If you challenge an unjust status quo, those invested in maintaining things the way they are will attempt to silence, marginalize, and may even try to harm you through physical or verbal threats and violence. So you as an activist should try your best to prepare how to respond beforehand. Each situation is unique and it’s hard to predict how a situation will affect you but here’s some advice based on personal experience.
1. Before you undertake any action, make sure you go into a situation with correct intentions. For the religiously-inclined, saying a prayer and consulting with a spiritual advisor may be helpful.
2. If possible, go with a group, so someone can watch your back, and in case your judgment is clouded, two heads are often better than one. The Prophet (peace and blessings of Allah be upon him) said, …”three’s company.”
3. Be prepared with your technology. Smartphone, digital camera, flip videocamera, etc. Make sure you’ve charged them beforehand and have them ready to use or record at a moment’s notice so you can capture the assaulter in action, which may be useful later on to prove your case. Don’t be afraid to take their pictures or film them as they are not shy to do the same to you.
4. Always have an exit strategy. Don’t allow yourself to be cornered. If threatened, move to a more open space, preferably one with potential witnesses. Don’t be surprised if people do not offer to help you, they may have their own motivations. It’s been my experience at two separate mosques, that it is often the people who work at the mosque that are the least helpful and most likely to lie and coverup what happened to protect their colleagues and organization. I’m not generalizing this to all mosques, just my experience at two local mosques that when I sought out assistance to either find out information about my assaulter or to thank those who stood up for me that mosque officials were unhelpful.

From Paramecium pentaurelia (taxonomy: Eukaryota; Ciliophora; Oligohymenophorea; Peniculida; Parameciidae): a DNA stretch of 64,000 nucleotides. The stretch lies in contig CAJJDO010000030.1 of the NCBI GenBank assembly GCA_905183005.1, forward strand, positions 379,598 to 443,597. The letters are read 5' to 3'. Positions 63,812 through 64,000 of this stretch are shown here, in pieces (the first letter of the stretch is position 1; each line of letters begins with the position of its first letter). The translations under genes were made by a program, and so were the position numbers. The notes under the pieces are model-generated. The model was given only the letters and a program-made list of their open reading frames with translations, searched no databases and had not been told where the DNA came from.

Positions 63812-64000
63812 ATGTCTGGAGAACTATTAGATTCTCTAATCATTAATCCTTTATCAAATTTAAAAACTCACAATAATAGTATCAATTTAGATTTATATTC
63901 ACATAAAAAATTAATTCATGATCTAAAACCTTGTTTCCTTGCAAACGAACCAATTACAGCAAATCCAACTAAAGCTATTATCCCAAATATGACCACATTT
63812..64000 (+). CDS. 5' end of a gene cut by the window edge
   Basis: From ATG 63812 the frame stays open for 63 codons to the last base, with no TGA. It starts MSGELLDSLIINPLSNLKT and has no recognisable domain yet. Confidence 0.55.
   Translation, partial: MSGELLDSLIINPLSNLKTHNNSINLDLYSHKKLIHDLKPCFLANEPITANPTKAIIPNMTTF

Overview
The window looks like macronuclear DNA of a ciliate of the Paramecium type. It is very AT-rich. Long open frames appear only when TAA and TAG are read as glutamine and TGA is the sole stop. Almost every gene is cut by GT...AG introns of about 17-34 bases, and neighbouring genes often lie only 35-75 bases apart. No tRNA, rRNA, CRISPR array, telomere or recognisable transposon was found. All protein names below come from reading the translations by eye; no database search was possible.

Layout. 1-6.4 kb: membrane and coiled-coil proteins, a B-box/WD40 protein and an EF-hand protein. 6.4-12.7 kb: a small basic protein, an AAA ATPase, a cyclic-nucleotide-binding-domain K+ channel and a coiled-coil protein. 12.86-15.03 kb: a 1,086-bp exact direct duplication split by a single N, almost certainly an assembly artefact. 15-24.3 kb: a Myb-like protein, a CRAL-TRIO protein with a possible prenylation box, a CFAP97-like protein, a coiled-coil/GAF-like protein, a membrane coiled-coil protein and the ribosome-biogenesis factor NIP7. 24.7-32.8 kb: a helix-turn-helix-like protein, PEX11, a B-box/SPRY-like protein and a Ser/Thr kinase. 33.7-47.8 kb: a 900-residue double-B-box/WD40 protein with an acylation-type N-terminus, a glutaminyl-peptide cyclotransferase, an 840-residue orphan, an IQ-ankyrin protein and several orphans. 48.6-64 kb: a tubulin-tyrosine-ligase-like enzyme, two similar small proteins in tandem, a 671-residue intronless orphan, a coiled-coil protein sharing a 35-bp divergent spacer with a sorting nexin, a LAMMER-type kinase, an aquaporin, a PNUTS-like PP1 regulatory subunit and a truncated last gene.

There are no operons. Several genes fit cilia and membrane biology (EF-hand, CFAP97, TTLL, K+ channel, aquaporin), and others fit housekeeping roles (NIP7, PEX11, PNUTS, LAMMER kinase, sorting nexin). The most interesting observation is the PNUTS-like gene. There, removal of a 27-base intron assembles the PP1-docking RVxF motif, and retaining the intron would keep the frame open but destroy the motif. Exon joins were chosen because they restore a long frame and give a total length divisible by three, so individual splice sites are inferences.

1. Call 911 or the police and request that they come to the scene.
2. When the police arrive, if they ask you if you want to press charges, say “yes.” Sounds self-explanatory but in the immediate aftermath of an assault, so much is happening that you’re not always thinking clearly. When I was assaulted last year, the police officers asked me if I wanted to press charges and I said, “no, I don’t think so.” They pressed me if I was sure and I still declined. It was only hours later when I was at home and began to process what had transpired that my mind became clearer and I did then want to press charges against the man who attacked me. My reasoning was to send a message to those thugs that it’s not okay to assault anyone and so that they might think twice before doing that again.
3. Allow the police to gather the identifying information from the person who assaulted you and get a copy for yourself. This is crucial.
So what do you do if you decide after the fact that you want to press charges